When it comes to talent acquisition and recruitment, employee referrals are one of the most effective ways to find talent to fill desired roles. The benefits of sourcing candidates from referrals are staggering. Did you know that referral based sourcing leads to a better quality of hire, it shortens down the time it takes to fill the position, and produces a larger volume of great candidates (not just average). Lastly, employees who came through employee referrals have a 200% greater retention rate than those that came from job boards. Pretty amazing! But instead of simply asking a top-performing employee, “Do you know anybody?” hiring managers could be using a more effective method. The article in TLNT describes the “Give Me 5 Names” method in detail, which utilizes a memory stimulation trick called a retrieval tool.
It works by stimulating your current employee’s memory by asking a more targeted question like “Name the best innovator you know,” which will most likely produce a name of an innovator they know in a relevant field. Then, ask up to four more names in additional categories, such as best manager, problem solver, team player, etc. It works for whatever you’re looking for.
As a bonus, because the employee already knows the person on a personal level, you can ask them to help you connect and influence them to join the team.
There are 10 elements to the “Give Me 5” approach that make it extremely effective, according to the TLNT article:
- It’s a proven best practice.Many firms, such as Google and DaVita, have used this system for many years. It almost always produces superior results.
- It uses science.Memory retrieval tools are proven to stimulate recollections that may otherwise remain unthought of.
- It’s proactive.It’s much better to be proactive than passive or reactive in talent acquisition and recruitment. By directly asking high-performing employees for specific names, you’ll get their undivided focus and for referrals. Without a face-to-face interaction, many employees may not think to offer referrals in the first place.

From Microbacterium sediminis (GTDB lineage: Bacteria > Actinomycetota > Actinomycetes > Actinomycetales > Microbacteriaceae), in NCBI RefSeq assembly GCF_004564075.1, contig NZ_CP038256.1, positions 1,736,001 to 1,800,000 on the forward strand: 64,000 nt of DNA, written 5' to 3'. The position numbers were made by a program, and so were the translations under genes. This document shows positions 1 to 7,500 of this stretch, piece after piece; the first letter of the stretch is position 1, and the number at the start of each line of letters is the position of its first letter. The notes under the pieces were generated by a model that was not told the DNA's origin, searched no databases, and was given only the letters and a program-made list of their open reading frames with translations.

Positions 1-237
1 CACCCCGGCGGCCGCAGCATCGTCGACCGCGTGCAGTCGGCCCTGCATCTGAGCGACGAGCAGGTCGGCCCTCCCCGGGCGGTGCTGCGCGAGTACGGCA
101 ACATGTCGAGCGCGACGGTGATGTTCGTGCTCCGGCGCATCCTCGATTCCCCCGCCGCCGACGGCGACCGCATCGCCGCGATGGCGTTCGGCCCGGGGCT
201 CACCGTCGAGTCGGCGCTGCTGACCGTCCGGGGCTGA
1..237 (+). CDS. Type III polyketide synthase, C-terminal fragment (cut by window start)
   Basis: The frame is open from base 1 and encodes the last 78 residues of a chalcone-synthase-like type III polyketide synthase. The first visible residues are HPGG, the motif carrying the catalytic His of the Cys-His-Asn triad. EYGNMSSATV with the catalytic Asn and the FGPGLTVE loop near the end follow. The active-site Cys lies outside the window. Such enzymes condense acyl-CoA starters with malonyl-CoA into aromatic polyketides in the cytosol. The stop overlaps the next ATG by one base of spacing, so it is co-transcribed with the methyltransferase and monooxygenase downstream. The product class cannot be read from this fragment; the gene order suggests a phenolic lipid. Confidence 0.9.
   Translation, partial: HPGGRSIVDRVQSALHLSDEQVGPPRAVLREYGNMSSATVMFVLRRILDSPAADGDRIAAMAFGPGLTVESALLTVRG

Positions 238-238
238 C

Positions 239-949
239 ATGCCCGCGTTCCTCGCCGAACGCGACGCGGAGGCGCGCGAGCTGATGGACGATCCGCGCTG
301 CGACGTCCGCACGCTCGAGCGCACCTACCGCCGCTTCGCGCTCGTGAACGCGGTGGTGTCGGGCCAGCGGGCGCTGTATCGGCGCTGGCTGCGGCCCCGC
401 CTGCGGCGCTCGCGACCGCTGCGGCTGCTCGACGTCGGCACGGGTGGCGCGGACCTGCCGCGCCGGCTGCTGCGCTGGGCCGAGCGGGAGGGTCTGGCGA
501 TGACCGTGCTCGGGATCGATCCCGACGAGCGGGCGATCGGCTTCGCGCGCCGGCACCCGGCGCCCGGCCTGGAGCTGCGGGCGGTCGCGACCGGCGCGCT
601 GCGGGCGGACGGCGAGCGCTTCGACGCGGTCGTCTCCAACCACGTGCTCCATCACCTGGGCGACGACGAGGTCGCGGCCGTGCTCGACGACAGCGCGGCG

- It’s super easy.All you have to do is walk up to an employee and ask them to name a specific person who could fit a specific role.
- It’s also super-fast.The process will most likely take less than five minutes of both your and the employee’s time. Depending on the relationship between the employee and the referral, an application to fill the desired position could come in within a day or two.
- It targets top-performing employees.Really, it targets whoever you want it to. By targeting top-performing employees, you can pretty much guarantee that the referral you receive will be a quality one, or several. Another bonus is, if the referral is hired, the employee who referred him or her will most likely mentor them.
- The referral will come more-or-less pre-screened. The employee(s) you ask for referrals will make professional assessments about whom they recommend. Of course, additional pre-employmentscreening can assist in selecting the best candidate.
- 8. Employees will assist in recruitment. If the employee already has a relationship with the person he or she refers, they will likely be more than eager to assist in recruitment efforts to get their friend on board. This can greatly lessen your talent acquisition workload.
- It can be free.While many employers offer incentives for employee referrals, the “Give Me 5” approach is informal, and many employees will be willing to offer names of friends without expectation of monetary compensation.
- It breeds recruiters.Once you’ve asked a top-performing employee to provide names to fill positions, they will likely keep returning with potential candidates because your conversation caused them to think of additional referrals. You can ask those who produced top candidates to keep others in mind for future open positions.
If you’re not getting nearly 50 percent of your hires from employee referrals, you need to revitalize and modernize your recruitment strategy. The “Give Me 5” method not only proactively seeks new recruits, but also utilizes the best practice of hiring based on referrals.
Are you using referrals in your recruitment strategy? Let us know how you hire in the comments section below.